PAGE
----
Just Add Lightness: The RUF CTR2 Sport

Two turbos, 3.6 liters, 580 brake horsepower pushing around 3,000 pounds, and capable of 217 miles per hour in 1995. At the time of the RUF CTR2’s release the only production car faster was a McLaren F1.

The RUF philosophy has always been to add lightness, and the CTR2 version does exactly that, saving nearly 10% of a standard 993 Turbo’s weight. Adding a healthy dollop of power, carbon-ceramic brakes, and extra-wide wheels, the CTR2 Sport is an incredible mash-up of high-end aftermarket excellence.

Improving on a Porsche is a lofty goal, but one that Alois Ruf Jr. was quite familiar with. As if to rub it in, Mr. Ruf decided he needed to prove just how good the road car was by entering two of them into the 1997 Pikes Peak International Hill Climb.


These would be the prototypes to this rare wide-body Sport version I spotted at McCall’s Motorworks Revival. The prototypes, though, would boast an incredible 702hp and an extra-wide wide-body. One car qualified first and finished second, with the other RUF entry taking fourth overall. To add insult to injury, the cars were driven all the way to the event and back again as they were entirely street legal.


These prototypes had an extra wing, but I love how aggressive the flowing standard Sport deck lid looks here. I say ‘standard’ but only 15 of these cars were made, meaning that nothing is really standard as we normally would think of it.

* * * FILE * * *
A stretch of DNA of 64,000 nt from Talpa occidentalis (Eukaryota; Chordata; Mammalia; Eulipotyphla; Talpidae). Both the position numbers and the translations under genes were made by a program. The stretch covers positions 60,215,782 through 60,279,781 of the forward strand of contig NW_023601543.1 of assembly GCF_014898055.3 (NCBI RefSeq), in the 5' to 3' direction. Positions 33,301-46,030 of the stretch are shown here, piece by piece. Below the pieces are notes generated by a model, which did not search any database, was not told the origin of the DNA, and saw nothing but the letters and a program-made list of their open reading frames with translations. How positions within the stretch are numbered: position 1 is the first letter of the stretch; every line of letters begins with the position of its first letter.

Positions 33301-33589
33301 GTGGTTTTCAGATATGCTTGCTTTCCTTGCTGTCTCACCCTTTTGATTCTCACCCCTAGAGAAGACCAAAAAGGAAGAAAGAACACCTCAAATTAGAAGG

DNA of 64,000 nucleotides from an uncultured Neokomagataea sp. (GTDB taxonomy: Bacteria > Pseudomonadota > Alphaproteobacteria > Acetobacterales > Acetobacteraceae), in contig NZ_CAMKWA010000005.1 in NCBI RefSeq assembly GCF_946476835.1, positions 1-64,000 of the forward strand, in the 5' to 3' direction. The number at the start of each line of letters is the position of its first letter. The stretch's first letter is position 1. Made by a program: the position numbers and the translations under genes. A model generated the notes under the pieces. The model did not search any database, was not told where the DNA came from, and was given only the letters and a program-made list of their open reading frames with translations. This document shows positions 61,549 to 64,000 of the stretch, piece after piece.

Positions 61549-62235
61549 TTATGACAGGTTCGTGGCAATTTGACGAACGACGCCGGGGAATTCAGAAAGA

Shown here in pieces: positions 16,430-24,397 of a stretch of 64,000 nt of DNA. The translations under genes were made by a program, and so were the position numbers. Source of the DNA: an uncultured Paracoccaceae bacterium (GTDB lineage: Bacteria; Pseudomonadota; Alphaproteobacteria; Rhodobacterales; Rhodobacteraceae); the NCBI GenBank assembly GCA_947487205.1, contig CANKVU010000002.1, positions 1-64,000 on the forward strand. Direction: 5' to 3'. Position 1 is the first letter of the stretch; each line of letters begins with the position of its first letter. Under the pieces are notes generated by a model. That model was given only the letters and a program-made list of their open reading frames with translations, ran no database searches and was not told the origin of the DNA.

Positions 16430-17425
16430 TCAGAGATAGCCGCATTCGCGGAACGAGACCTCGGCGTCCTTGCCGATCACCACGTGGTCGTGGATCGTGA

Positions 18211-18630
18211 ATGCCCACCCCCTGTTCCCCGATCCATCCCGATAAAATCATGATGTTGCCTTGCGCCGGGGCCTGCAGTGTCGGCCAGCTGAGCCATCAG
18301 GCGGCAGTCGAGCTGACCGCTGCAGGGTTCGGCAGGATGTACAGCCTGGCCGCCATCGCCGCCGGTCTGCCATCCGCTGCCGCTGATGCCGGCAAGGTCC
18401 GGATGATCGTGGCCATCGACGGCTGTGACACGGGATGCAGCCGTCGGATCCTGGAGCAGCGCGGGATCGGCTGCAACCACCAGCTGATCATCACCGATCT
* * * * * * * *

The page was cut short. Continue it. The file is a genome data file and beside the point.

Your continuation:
A very drunk man, who you can actually see in the reflection of the window, insisted on telling me all of the ins and outs of these cars, their history, and so on. While varying in accuracy, one detail he did seem to get right was about the dial you see in front of and to the right of the shifter. This is a controller for the AWD torque bias, something you could also opt for on the ‘base’ model CTR2, if it’s even appropriate to call it that.

Appropriate or not, from the flowing wide-body down to every last detail the car is sensationally good.


The RUF CTR2 Sport carries over Porsche’s design language so nicely. It’s an entirely refined package, just about as rare as they come, and exactly the sort of thing you hope turns up during Monterey Car Week.

It’s the 993 to best all street-legal 993s. Well, maybe not quite

Trevor Yale Ryan
Instagram: tyrphoto



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You really hate taking whole shots of cars.


Wow you beat me to it. I was about to type the exact same thing. So oftenon SH, I want to see the whole car but only the details are shown.


No, he hates taking pictures of people, which inevitably will happen if you take whole car shots at car show.

Charley Bit My Finger

It's funny that the auto industry has come to calling a 3,000lb car light weight. It would be funny to take someone who drives a car like this regularly and throw them into something under 2,000lbs with half the horsepower.

Weight is the single most important contributing factor to performance in a vehicle and 3,000lbs is a substantial amount of it no matter how you look at it (relative or otherwise).

Daniel P Huneault

3 grand is pretty light for a fully developed street car


My 68 912 weighs less than 2100 lbs without any carbon fiber


So yours weighs the same as it did from the factory but imagine if you took 10% of that out, like they did here. I agree that 3,000 seems like a lot, but 3,300 feels like a whole lot more.